Thursday, February 02, 2006

Performance, Architectural Limits and RAM

Just for future reference, I dug this up from the Microsoft site when I was trying to figure out why my jvm was imploding. You can definitely hit some of these limits earlier than you would think. The tricky part is that your box can be humming along quite nicely while one trouble-making app runs into one of these barriers.

On machines where you have 2GB of memory or more, you shouldn't set your maximum heap size larger than 1430 MBytes.

On any computer system, as load (number of users, amount of work being done) increases, performance (how long it takes to do each task) will decrease, but in a non linear fashion. Any increase in load (demand) beyond a certain point will result in a dramatic decrease in performance. This means that some resource is in critically short supply and has become a bottleneck.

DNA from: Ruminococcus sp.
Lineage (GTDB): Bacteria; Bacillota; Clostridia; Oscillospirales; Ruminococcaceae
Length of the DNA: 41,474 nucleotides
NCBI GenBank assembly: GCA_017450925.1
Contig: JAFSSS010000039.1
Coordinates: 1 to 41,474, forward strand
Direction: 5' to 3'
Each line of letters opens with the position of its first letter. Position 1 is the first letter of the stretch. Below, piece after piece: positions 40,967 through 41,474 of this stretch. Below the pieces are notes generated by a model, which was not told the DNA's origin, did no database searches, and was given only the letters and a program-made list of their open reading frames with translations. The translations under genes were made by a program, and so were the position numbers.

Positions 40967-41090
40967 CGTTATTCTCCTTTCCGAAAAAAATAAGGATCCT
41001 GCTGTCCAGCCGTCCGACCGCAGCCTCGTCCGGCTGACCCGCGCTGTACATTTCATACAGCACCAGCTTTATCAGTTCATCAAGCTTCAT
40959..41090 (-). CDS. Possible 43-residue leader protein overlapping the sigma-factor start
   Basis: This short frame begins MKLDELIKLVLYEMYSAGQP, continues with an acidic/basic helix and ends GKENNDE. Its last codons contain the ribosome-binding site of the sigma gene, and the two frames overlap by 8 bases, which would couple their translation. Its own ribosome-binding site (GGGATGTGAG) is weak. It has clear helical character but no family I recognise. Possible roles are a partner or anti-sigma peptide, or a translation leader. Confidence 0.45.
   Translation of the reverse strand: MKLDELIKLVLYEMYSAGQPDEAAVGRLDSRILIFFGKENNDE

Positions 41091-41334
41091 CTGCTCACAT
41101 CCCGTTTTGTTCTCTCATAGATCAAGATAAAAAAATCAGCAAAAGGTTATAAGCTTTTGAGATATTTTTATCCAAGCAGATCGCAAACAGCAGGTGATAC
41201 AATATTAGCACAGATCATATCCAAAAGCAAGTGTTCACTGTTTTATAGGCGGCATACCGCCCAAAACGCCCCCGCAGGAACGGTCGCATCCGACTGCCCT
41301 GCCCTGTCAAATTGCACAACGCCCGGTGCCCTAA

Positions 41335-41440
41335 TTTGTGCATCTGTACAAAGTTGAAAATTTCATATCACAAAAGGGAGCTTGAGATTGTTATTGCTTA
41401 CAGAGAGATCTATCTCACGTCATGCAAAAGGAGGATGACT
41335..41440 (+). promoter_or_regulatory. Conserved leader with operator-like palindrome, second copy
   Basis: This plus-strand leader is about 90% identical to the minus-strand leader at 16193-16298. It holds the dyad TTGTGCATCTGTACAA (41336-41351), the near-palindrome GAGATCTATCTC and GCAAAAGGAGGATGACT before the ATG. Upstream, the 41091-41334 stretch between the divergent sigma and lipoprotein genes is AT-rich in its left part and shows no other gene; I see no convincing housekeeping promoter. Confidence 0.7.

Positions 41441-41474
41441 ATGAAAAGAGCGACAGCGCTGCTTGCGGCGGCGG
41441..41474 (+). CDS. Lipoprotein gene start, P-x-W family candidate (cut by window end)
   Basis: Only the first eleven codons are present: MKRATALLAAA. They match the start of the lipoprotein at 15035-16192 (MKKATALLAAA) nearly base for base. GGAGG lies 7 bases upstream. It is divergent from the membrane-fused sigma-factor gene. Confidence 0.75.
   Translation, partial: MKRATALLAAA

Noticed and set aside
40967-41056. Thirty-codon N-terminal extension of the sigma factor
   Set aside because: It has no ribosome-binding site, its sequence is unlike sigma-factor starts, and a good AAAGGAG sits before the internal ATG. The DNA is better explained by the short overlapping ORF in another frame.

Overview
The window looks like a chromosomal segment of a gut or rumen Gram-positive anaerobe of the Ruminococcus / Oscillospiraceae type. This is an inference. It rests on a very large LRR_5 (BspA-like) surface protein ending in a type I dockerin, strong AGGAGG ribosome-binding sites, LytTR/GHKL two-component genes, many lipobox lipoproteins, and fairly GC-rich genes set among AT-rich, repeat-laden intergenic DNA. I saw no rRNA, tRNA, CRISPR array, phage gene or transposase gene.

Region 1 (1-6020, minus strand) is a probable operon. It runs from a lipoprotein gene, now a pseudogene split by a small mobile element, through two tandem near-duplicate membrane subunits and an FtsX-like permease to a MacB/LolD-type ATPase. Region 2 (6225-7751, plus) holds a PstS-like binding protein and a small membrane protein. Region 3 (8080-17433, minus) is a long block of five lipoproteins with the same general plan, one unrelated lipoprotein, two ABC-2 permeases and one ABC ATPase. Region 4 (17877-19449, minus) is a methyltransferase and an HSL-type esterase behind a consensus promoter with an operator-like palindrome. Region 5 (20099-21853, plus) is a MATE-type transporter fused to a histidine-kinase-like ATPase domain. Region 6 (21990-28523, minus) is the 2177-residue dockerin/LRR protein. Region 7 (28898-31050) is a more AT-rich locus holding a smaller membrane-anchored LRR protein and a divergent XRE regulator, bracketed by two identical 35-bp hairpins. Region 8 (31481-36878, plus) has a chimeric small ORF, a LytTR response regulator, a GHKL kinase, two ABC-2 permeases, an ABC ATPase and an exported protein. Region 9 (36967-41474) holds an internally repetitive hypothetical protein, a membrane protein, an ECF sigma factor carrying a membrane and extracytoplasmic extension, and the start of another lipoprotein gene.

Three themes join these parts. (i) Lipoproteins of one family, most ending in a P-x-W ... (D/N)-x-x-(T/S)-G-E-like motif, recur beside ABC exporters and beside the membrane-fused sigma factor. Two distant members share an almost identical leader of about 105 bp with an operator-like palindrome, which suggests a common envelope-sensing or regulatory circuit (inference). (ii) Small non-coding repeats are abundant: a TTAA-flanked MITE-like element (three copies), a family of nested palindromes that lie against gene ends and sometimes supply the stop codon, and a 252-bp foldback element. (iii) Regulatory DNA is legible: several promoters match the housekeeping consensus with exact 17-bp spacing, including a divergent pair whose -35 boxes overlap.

At some point, the resource in critical short supply can not be increased. This means an architectural limit has been reached. Some commonly reported architectural limits in Windows include:

  1. 2 GB of shared virtual address space for the system
  2. 2 GB of private virtual address space per process
  3. 660 MB System PTE storage
  4. 470 MB paged pool storage
  5. 256 MB nonpaged pool storage

One sure fire way to run into this issue is to stuff lots of nested components into the session scope. Add a few cross joins to populate them with lots of meaningless data and you'll have a meltdown almost as fast as building infinite loops.

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